My uncle is a practicing attorney in Salt Lake City, and would handle our divorce for free. I contacted him and he filed the appropriated papers in court. It would take about 90 days before the petition could be heard by a judge, so Paula took the kids to her parent’s house in Montana.

Paula left me in May of 1986. In August of the same year, just three months after she left me, she called me up to tell me that she could not handle the kids, and that they would have a better life with me. She agreed to turn the children over to me and sign over custody.

I cannot, nor will I attempt to speculate, as to why she didn’t want to be the children’s mother at that time, but I knew it had something to do with her not being able to do the things that she wanted to. I believe she had a nervous breakdown, but this is only a speculation.

I had arranged with my father to have him go to Montana and get the kids and have Paula sign the custody papers. He went and met with Paula at her parent’s home.


Alvin and Dora Mae Blade sat at their own table; and in the presence of my father, Michael J. Nemelka, my step-mother, Gloria, and my sister, Paulette, watched their daughter sign over custody of Brittany and Joshua to me. My father later told me that Paula’s parents protested and told her not to sign the papers. At that time, Paula wasn’t listening to anyone but Paula, so she did not hesitate to sign the papers. (See appendix A for the decree of divorce and the affidavit Paula signed, along with the affidavits from my mother, father, and uncle attesting to how the custody of the children was transferred.)

(Some spurious individuals in my family have spread the rumor that I made Paula sign the papers while she was in the hospital almost ready to die. How they came up with this ridiculous fable is a mystery to me. However, it will be revealed later how Paula herself lied about the transference of custody in order to win favor in the eyes of a judge.)

Our divorce was finalized on October 9, 1986. I was the legal custodial parent and Paula was awarded visitation.

From the time that Paula gave me custody of the children in August of 1986, to the time that I remarried in April of 1987, Paula saw the children only a few times. At one point I begged Paula to please come back to me so that the children wouldn’t suffer. I told Paula, “…that if I get married again, I will not allow you to interfere in the lives of the children, if you do not respect my right to raise the children how I want to raise them.” I let her know that if she caused problems with me and my new wife, I would move away and make it hard for her to see the children.

Paula called me on the day of my wedding to Jackie Stoll, April 7, 1987, and said, “This is the worst day of my life. Knowing that my children have another mother besides me, really hurts.”

Paula would visit the kids periodically, but every time she did, the children would come home confused and upset.

At this time, my journey to religious perfection was preceding at a good pace. Jackie was a wonderful woman who had the same desires to serve God as I did. We were a good match for religious fanaticism.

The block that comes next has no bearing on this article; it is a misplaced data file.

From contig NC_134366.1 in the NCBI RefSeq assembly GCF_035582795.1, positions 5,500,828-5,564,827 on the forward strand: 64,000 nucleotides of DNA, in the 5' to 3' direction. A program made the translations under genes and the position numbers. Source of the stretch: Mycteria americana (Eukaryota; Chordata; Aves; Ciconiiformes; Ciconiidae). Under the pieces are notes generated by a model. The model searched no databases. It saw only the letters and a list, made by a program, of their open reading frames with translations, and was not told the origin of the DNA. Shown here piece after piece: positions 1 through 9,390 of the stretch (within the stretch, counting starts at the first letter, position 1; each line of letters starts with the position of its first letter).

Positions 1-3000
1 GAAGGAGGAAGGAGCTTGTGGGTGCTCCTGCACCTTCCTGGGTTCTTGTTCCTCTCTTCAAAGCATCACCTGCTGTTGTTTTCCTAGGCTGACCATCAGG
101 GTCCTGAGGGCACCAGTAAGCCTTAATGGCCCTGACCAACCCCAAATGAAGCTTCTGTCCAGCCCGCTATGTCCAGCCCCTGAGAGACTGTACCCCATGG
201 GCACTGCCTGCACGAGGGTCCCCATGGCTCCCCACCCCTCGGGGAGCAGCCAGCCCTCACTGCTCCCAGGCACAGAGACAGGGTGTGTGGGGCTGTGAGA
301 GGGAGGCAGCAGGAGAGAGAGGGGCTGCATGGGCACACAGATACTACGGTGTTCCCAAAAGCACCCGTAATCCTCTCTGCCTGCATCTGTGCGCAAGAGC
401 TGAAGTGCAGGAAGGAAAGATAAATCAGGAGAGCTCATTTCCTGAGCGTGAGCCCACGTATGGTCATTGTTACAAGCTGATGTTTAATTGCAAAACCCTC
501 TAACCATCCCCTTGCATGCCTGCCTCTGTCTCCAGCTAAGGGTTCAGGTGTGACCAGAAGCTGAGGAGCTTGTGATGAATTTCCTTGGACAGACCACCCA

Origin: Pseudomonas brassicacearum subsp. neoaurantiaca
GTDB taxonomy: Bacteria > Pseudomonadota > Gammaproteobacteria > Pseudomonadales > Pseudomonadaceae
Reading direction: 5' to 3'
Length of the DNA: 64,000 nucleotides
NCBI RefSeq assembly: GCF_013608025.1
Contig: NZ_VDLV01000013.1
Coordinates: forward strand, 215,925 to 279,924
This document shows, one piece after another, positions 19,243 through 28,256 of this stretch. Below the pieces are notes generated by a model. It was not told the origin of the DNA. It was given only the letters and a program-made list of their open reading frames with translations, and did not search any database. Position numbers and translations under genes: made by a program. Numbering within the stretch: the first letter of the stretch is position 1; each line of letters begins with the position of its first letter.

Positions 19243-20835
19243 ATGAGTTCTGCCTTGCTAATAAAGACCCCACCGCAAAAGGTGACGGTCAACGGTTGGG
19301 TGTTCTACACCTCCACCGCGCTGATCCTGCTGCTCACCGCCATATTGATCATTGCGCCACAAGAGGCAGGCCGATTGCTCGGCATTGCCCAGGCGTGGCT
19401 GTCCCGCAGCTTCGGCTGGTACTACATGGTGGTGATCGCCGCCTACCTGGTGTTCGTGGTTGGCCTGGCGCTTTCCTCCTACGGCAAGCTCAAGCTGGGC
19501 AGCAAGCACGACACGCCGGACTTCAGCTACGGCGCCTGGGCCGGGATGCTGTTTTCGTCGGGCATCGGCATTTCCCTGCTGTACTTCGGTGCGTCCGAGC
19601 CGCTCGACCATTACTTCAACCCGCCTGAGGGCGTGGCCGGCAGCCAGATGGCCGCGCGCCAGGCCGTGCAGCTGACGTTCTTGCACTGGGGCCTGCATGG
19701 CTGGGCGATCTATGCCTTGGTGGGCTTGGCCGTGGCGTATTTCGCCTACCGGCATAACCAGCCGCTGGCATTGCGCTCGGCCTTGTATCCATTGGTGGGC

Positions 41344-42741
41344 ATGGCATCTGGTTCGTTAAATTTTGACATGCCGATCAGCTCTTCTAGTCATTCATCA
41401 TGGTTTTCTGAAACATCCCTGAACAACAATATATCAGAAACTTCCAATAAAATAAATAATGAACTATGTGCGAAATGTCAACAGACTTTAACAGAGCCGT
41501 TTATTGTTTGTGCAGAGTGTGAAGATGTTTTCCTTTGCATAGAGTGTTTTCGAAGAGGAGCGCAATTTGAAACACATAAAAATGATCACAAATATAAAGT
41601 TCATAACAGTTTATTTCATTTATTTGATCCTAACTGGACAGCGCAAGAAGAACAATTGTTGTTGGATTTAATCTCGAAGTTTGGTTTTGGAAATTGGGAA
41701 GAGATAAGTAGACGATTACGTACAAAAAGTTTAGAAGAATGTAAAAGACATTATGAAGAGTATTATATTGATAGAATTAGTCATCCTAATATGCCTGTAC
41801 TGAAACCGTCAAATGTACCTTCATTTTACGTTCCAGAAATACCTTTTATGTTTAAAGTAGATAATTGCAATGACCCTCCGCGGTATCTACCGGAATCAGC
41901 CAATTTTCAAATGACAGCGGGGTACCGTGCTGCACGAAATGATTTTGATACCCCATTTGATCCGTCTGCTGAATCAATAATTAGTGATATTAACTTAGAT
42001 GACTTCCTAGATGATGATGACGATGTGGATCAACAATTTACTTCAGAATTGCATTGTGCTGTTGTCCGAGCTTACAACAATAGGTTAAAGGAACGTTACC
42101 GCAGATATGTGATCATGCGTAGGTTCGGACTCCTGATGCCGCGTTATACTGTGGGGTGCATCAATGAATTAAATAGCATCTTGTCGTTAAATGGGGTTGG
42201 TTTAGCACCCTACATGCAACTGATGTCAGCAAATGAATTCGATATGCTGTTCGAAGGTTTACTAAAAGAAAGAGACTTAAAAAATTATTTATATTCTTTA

Everyone who I had trusted from the day I was born had let me down. I trusted no one. I became an independent thinker. I didn’t need the church, the government, family, friends, or the laws of society to tell me what to do. I began to convince myself that if God had something to tell me, he would tell me himself. With this attitude, I began to receive “revelation” from God.

I left Salt Lake City and went to Missouri, where I hoped to find other disillusioned Mormons searching for the “promised land”. (Joseph Smith, the Mormon founder, prophesied that Missouri would be where the Mormons would gather to await the second coming of Jesus.)

Before leaving for Missouri, I was served with an affidavit that outlined the complaints Paula had against me for not allowing her to exercise her visitation privileges. One will notice that the attorney who represented Paula had failed to serve me with an Order to Show Cause, which should legally accompany an affidavit, telling me when to show up in court. I had no idea that I was suppose to be in court, nor did I understand what was expected of me by way of allowing visitation to a woman, who I thought at the time, didn’t deserve to see the children she had abandoned.


Needless to say, I left for Missouri before Paula’s attorney was able to serve me legally and properly. (See appendix B for the papers the attorney filed in court. Notice that I was supposedly served the Affidavit and Order to Show Cause on the 8th day of December 1987, but the order was not even filed in court until the 11th of December. I was only served the Affidavit on the 8th, and knew nothing about the order to appear in court. How was I supposed to show up at a court date I knew nothing about? I met with Paula’s original attorney in this matter in 1992, and she admitted that she had made the mistake.)

I formed a transient, self-employed company that would require me to continually move from place to place in search for work, thus making it difficult for Paula to establish formal visitation rights.

It wasn’t long before Paula stopped trying to track me down; and not having heard from her, I decided to settle my family down in one place.